Cgroups allow the system to be partitioned for scheduling purposes. And if the cgroup your batch job runs in is low, then anything else will take priority over it. The advantage cgroups give batch jobs is that entire jobs can be controlled relatively easily. It prevents processes within the cgroup from causing issues with processes outside that cgroup. In Fedora, each user is put into a cgroup on login - and activity that that user causes cannot affect other processes (mostly system daemons) and cause performance problems by pushing them out of memory, CPU, or I/O. It does introduce other problems (sluggish and slow copying of large files - which compete for memory and I/O) but the problems only affect the user job initiating the activity. Other users (and other jobs) are not affected (any thrashing is constrained to the job initiating the activity).

You can get an overview at http://www.kernel.org/doc/Documentat...ps/cgroups.txt

You can think of it as a "fair share scheduler" imposed on top of the nice scheduling, which now only works within a cgroup.

How cgroups are actually used by your job queue you would have find in the documentation.

koullislp 01-20-2013 06:55 AM

Hmmm... Interesting. In these case I will do my reading and I will let you know.

Thank you very much for your help.

Please let me know if you come up with something else...

koullislp 01-22-2013 04:11 AM

As it turned up, we are not using any cgroups, neither does the queuing system. The queuing system simply runs a script that we wrote in order to initiate the procedures and dispatch the job. I have checked that script and it looks fine to me...

jpollard 01-22-2013 07:59 AM

According to the documentation I can find, LFS uses a fairshare scheduling...
Code:

Dynamic User Priority
  LSF calculates a dynamic user priority for individual users or for a group, depending
  on how the shares are assigned. The priority is dynamic because it changes as soon
  as any variable in formula changes. By default, a user’s dynamic priority gradually
  decreases after a job starts, and the dynamic priority immediately increases when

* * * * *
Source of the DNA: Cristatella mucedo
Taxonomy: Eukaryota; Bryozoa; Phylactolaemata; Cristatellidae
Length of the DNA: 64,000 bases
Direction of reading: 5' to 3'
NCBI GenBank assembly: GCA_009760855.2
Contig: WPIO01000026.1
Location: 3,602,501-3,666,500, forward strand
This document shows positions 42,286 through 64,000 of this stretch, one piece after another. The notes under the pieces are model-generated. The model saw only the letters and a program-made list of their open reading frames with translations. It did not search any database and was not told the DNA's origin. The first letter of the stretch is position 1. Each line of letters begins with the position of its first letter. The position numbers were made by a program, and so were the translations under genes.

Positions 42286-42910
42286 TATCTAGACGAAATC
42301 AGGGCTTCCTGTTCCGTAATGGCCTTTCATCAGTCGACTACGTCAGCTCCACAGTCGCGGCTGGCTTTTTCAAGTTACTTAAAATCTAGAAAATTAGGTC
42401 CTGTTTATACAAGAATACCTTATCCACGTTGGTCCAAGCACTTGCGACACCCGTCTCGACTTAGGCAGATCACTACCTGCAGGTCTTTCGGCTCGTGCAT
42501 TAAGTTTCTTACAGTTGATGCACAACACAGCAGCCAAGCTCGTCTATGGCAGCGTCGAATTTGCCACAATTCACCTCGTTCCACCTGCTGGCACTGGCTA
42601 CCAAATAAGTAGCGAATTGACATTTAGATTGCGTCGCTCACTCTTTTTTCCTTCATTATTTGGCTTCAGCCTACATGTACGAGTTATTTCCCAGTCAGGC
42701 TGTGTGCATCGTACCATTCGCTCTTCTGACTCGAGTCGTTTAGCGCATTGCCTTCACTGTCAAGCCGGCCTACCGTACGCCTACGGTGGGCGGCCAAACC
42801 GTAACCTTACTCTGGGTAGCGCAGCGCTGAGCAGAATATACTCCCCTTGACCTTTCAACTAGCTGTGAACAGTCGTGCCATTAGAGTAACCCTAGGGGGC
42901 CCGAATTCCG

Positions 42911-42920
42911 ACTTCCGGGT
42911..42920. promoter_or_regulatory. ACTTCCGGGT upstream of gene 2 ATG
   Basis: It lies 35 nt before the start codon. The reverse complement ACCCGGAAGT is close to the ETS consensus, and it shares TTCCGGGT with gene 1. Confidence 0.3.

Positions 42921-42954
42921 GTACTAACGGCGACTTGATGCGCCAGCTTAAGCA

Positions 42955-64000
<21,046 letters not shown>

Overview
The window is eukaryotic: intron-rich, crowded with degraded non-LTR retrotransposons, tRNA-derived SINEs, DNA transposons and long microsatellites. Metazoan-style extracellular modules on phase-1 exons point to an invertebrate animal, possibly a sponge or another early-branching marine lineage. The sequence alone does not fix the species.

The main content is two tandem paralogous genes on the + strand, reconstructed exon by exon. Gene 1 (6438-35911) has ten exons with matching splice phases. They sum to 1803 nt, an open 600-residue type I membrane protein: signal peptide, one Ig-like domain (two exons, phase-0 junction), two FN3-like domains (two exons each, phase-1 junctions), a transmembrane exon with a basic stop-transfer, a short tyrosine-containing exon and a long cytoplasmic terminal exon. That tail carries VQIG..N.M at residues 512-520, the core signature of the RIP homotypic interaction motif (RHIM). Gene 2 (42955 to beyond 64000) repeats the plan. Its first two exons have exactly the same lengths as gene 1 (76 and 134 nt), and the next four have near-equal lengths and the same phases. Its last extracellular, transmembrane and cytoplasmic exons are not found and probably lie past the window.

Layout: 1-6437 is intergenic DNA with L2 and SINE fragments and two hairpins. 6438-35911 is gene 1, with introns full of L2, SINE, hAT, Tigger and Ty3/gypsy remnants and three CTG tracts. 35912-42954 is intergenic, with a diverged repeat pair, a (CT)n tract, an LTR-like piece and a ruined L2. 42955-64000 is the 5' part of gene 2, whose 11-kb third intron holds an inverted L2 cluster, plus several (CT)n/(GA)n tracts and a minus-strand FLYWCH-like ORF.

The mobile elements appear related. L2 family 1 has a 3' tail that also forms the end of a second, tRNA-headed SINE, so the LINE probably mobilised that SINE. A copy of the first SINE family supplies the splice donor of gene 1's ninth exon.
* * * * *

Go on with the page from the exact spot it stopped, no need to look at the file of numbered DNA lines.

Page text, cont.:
the job finishes.

How LSF calculates dynamic priority
  By default, LSF calculates the dynamic priority for each user based on:
  ◆ The number of shares assigned to the user
  ◆ The resources used by jobs belonging to the user:
    ❖ Number of job slots reserved and in use
    ❖ Run time of running jobs
    ❖ Cumulative actual CPU time (not normalized), adjusted so that recently
      used CPU time is weighted more heavily than CPU time used in the distant
      past

If you enable additional functionality, the formula can also involve additional
resources used by jobs belonging to the user:
  ◆ Historical run time of finished jobs
  ◆ Committed run time, specified at job submission with the -W option of bsub, or
    in the queue with the RUNLIMIT parameter in lsb.queues

How LSF measures fairshare resource usage
  LSF measures resource usage differently, depending on the type of fairshare:
...

With most fairshare schedulers, they will automatically adjust the process priority downward as it runs. And the more CPU time they take, the faster the priority goes down. My past experience with fairshare (not using LSF though), was that they recalculate priorities roughly every 5-10 seconds, which should be a configuration item.

So the LSF queuing could easily be getting your job slowed down.

Have you considered running it using the "batch" or "at" commands (ie cron, rather than LSF) mostly just to see if it runs differently?

koullislp 01-23-2013 02:56 AM

I suppose you are right...

How can you explain the difference in runtimes between server types using the same number of cores and memory?

Bad server architecture??

koullislp 01-23-2013 04:23 AM